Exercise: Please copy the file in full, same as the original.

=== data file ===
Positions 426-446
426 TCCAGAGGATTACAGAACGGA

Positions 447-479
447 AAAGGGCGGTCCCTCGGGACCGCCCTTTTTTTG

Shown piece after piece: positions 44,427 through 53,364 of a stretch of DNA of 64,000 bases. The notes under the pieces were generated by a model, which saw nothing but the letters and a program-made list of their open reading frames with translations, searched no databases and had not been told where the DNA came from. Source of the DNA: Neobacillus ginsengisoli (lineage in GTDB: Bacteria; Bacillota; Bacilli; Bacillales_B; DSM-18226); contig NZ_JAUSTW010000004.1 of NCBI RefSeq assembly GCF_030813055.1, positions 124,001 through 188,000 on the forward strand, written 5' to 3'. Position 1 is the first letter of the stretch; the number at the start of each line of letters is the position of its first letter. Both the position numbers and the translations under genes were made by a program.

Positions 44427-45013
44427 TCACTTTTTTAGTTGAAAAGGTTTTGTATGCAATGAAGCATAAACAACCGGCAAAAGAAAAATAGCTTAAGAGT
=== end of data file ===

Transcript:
Positions 426-446
426 TCCAGAGGATTACAGAACGGA

Positions 447-479
447 AAAGGGCGGTCCCTCGGGACCGCCCTTTTTTTG

Shown piece after piece: positions 44,427 through 53,364 of a stretch of DNA of 64,000 bases. The notes under the pieces were generated by a model, which saw nothing but the letters and a program-made list of their open reading frames with translations, searched no databases and had not been told where the DNA came from. Source of the DNA: Neobacillus ginsengisoli (lineage in GTDB: Bacteria; Bacillota; Bacilli; Bacillales_B; DSM-18226); contig NZ_JAUSTW010000004.1 of NCBI RefSeq assembly GCF_030813055.1, positions 124,001 through 188,000 on the forward strand, written 5' to 3'. Position 1 is the first letter of the stretch; the number at the start of each line of letters is the position of its first letter. Both the position numbers and the translations under genes were made by a program.

Positions 44427-45013
44427 TCACTTTTTTAGTTGAAAAGGTTTTGTATGCAATGAAGCATAAACAACCGGCAAAAGAAAAATAGCTTAAGAGT